Cover Crops

Challenging Growing Conditions Fuel No-Tiller’s Passion for Experimentation

Compacted clay soils and wet planting conditions are no match for Wisconsin no-tiller Adam Lasch, whose experiments in diversification provide fodder for his livestock while rehabbing the land.
Part mad scientist, part entrepreneurial farmer, Adam Lasch clearly loves what he does. Even while acknowledging the weather and pricing difficulties he and many other farmers have faced over the past couple of years, he’s always enthusiastic and excited to talk about the importance of diversification and his on-farm experiments.
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When No-Till Alone Isn’t Enough to Prevent Costly Erosion

Operating one of the oldest family farms in North America, no-till, strip-till and cover crops help this Canadian family stay competitive with a diversified 1,800-acre operation that includes 70 dairy cows, 20,000 egg-producing laying hens and production of 850,000 broilers each year.
When your family has been farming some of the same ground for more than 255 years, there have been many changes.
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How to Combat Compaction in a Soggy Season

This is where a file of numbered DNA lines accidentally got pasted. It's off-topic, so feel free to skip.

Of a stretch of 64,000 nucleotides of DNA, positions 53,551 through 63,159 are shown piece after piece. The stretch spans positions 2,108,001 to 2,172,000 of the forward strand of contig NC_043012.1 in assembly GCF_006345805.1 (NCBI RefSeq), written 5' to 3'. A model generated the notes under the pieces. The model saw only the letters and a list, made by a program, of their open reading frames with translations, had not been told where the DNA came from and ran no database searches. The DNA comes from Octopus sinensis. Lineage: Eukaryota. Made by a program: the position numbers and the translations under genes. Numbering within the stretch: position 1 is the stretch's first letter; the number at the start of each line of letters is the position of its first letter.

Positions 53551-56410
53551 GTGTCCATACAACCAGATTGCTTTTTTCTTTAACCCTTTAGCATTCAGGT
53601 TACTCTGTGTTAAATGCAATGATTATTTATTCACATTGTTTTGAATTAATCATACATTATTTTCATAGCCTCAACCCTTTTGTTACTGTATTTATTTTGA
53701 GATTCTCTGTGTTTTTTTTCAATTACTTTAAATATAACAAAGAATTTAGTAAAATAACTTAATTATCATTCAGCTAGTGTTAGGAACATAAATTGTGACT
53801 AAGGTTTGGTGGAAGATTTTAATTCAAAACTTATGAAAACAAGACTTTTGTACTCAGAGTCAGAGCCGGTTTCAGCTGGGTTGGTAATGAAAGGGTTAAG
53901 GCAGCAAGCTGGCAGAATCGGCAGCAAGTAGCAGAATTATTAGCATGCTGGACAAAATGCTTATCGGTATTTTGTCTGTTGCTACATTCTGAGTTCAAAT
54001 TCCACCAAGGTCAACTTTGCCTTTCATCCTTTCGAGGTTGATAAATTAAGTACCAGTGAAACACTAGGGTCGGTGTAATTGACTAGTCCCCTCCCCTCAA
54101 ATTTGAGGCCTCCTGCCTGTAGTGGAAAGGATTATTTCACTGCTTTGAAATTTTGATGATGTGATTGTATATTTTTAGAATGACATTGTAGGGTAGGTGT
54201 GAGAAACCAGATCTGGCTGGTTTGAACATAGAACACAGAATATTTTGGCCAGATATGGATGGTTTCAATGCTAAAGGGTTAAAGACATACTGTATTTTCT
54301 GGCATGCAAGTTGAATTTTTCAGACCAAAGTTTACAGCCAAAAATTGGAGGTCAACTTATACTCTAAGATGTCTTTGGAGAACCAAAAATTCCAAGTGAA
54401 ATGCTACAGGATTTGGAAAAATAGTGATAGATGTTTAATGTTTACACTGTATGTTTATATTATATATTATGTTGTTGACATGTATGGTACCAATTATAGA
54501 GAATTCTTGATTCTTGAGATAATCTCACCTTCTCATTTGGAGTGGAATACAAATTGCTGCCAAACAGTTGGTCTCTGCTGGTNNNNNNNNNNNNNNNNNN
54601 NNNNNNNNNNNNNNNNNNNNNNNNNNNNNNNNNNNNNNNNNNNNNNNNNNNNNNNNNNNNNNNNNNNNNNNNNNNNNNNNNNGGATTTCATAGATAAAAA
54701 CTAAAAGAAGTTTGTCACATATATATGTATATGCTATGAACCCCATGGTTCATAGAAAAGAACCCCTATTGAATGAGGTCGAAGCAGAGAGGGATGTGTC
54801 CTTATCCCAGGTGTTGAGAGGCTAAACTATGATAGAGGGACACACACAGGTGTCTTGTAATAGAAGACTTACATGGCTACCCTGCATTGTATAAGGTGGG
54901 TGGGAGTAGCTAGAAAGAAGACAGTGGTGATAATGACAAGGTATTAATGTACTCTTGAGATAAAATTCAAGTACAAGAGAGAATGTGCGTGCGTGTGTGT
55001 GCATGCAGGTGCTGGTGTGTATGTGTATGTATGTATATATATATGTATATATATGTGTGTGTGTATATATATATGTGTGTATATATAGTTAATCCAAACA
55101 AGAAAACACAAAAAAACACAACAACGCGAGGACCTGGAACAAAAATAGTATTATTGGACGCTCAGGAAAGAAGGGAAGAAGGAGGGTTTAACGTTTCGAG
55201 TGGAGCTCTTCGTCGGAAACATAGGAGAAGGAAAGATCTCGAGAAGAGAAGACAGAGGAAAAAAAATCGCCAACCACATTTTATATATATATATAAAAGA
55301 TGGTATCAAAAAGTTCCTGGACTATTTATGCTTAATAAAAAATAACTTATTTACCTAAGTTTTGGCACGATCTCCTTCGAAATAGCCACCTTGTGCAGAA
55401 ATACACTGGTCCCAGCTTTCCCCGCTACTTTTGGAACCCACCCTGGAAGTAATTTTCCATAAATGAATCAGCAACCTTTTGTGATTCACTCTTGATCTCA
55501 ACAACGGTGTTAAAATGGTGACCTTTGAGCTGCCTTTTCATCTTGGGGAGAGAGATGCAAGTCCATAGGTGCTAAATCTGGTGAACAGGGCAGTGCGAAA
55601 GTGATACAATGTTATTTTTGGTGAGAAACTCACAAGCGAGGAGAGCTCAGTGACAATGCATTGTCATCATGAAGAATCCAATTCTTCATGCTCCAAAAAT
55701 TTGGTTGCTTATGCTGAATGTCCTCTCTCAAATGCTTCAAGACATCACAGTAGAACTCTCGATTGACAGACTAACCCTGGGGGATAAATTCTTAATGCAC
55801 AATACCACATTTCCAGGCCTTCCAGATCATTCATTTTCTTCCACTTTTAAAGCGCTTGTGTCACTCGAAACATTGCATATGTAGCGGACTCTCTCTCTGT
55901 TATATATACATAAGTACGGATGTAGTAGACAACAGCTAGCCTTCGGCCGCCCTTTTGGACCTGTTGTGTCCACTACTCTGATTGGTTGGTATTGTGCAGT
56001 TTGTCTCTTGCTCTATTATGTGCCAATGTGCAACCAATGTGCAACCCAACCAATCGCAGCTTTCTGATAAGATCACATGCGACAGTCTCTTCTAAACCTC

Soil compaction happens to everyone and wet weather makes it worse. Here’s what you need to do to get ahead of compaction problems — or correct it once you’ve got it.
The 12 months between July 2018 and June 2019 saw record precipitation in the U.S., with an average of 37.86 inches, which is 7.9 inches above normal. With such brutal conditions to contend with, soil compaction has been a concern for many farmers this year.
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Gaining Critical No-Till Insights with Thermal Imaging

Frustrated with inaccurate soil maps and inadequate imagery, no-tillers Dan and Brian Sutton developed their own solutions for precision farming.
In a lot of ways, Dan and Brian Sutton’s farm operation looks a lot like a typical no-tiller’s from the Upper Midwest. They no-till 1,300 acres of corn and soybeans, mostly on rented land, but they include some alfalfa and wheat to help feed a small herd of cows.
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Lessons from the Field: How Growers Profit from Regenerative Soils

Increasing plant diversity, adding livestock and following a simple soil-testing program can significantly add to the bottom line, growers say.
In the not-so-distant future, the key to building a resilient and profitable farm operation may require farmers to see their system as a pyramid that that uses biological tools to build and manage healthy, productive soils and produce nutrient dense food.
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